Last week, I lost my little buddy, Pascal. While it has been difficult to adjust my daily routines to not include turning on her lights and having our morning conversations, I’ve noticed that the adjustment has been easier to deal with more than I thought it would. I attribute a lot of that healing to this painted rock pet marker that I did for her.
I saw a few different counselors when I was little for various things. One of them had painted pet rocks. She said that the best thing about the rocks were that they were always there for you and you could almost be a little selfish with them; you didn’t need to water them or take them for walks. They were just there for you to lean on. She had explained that she painted her rocks to give them a little life and color because she wanted to do something nice for them. I remember this on the day of Pascal’s passing.
My Pinterest feed for the last several weeks has been littered with painted rocks projects. I’ve got a ton of unwanted ones in my backyard and wanted to have quick crafts for myself in the future. I used these to help make sure I was on the right track with making the best painting for her as possible. Now, I’m sharing those steps and tips with you guys!
What you’ll need for your painted rock pet marker:
- A rock or many rocks, as smooth and flat as you can (this is because they are less porous and you won’t have to worry as much about applying a million coats on top)
- Acrylic Paint
- Acrylic Paint Top Coat (be sure to get waterproof stuff if your rock will be outdoors, otherwise a simple satin or matte will do)
- Paint brushes and/or sponges
- Your design of choice
Here’s a quick rundown of what I did and what I used: I used acrylic paint from Joann’s (Delta Ceramcoat in Sandstone and White, and FolkArt in Yellow Citron) and Target (Martha Stewart Crafts in Robin’s Egg, Deep Sea, Red Brick, and Goldenrod) that I’ve collected over the years to paint the rock, this chameleon that I found on a Google Images search, and DecoArt Satin Varnish.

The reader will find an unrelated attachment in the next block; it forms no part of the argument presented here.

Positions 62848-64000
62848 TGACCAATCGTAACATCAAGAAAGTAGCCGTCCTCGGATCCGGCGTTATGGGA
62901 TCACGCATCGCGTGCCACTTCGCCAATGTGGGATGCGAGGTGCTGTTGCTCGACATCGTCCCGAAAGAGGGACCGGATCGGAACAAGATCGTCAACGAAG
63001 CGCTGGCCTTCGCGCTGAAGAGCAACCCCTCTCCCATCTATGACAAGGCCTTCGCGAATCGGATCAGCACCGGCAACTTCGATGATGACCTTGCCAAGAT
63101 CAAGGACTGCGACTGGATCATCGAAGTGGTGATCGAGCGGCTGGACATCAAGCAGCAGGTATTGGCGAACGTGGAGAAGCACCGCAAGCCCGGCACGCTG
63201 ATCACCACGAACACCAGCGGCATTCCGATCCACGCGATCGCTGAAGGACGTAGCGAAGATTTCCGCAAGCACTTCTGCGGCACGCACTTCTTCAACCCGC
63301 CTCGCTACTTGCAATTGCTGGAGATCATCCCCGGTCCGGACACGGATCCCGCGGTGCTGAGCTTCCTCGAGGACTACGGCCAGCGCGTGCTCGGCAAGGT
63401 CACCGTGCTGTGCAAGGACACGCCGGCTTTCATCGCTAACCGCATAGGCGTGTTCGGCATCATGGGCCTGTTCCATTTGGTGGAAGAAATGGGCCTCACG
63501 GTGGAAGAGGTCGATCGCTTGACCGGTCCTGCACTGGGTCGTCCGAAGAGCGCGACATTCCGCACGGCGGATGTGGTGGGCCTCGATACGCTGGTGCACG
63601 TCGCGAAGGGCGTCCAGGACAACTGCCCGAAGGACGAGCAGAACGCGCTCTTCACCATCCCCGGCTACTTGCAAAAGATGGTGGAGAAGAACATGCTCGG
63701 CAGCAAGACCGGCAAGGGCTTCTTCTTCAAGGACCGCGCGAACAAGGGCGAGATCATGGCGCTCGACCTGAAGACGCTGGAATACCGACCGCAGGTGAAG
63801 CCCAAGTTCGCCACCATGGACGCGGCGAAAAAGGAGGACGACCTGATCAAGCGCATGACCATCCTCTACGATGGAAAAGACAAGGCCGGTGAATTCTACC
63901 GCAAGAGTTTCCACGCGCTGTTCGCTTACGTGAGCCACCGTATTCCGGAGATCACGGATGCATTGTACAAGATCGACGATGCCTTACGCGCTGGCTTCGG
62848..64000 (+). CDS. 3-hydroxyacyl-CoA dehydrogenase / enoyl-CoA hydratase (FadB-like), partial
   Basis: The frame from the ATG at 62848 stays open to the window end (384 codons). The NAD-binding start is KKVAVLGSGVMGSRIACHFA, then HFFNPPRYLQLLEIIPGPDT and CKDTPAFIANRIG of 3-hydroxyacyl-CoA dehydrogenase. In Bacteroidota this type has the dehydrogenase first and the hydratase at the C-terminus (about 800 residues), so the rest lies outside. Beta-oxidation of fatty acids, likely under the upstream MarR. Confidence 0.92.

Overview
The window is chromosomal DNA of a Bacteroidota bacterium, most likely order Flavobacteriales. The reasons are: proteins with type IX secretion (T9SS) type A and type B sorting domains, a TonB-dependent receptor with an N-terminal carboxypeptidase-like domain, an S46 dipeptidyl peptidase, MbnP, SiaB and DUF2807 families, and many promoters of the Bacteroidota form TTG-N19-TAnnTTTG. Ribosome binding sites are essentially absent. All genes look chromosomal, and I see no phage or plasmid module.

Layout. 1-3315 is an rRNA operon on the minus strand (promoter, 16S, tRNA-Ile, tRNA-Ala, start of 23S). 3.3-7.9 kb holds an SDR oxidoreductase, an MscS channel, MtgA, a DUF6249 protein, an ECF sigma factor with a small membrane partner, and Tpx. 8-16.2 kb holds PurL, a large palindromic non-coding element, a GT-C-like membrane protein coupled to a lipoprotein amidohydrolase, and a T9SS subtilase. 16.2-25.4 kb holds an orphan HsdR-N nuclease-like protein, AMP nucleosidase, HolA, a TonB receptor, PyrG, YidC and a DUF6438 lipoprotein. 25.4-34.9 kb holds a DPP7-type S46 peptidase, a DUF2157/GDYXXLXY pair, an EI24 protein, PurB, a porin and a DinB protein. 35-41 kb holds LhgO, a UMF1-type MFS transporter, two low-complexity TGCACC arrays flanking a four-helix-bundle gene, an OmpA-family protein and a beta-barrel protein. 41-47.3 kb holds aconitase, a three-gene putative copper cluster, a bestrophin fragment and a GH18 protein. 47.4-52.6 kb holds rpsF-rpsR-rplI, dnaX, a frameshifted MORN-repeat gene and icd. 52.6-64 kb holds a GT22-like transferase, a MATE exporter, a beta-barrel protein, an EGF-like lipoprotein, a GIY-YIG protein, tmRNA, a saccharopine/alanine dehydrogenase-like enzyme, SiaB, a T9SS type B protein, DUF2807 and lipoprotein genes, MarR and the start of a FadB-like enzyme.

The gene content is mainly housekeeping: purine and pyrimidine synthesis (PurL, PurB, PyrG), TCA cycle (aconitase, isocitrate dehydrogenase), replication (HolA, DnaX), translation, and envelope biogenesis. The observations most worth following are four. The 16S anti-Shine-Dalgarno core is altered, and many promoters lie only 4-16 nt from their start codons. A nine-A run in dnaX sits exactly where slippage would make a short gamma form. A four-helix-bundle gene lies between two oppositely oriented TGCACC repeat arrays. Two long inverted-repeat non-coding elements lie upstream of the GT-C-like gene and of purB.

Here’s what you’ll need to do:
- First thing’s first: CLEAN YOUR ROCK! You’ll want to make sure it’s free of any dirt. The cleaner the surface, the better the results. Squeeze-pat it dry with a paper towel. I dried mine in a matter of minutes this way.
- Start painting your background. I wanted a gradient design so I used cheap makeup sponges to pat the paint on and blend the colors together, a trick I learned from doing my nails. Prepare yourself: if your rock is super smooth and shiny, you may need to use a primer first. While I didn’t run into this issue, I did notice that the paint I was placing on the bottom portion of the rock was reacting differently than the rest of. It took me 3 coats of the Deep Sea and 4 coats of the Robin’s Egg.
- Take your design off choice and paint it on top. I wanted a painted replica of my pet in the middle, her name on the bottom, and the sun symbol from Rapunzel at the top. At the last second, I added the birch branch underneath and some green vines on the side because I wanted to add elements from her cage on her rock.
- Add your top coat. I can’t stress this enough: BE PATIENT AND LET YOUR DESIGN COMPLETELY DRY FIRST. I didn’t and got some areas of smudge. To be safe, add 2 coats. If your design is only painted on one side like mine is, make the top coat overlap the edges of the design underneath. If your rock will be used as a site marker, make sure your top coat is waterproof to help stand up against rain/sprinklers/general moisture. If it’s a memory rock and will be kept indoors, any satin or matte top coat will do. I advise against glossy as it can be too shiny and light glares will constantly take away from your artwork.
Pretty easy, right? The project overall only took me about an hour to an hour & a half to complete. I let it sit aside for an entire day for moving it to our backyard to make sure the top coat was dry and ready for the great outdoors.
What do you do to remember your little buddies? Let me know in the comments below!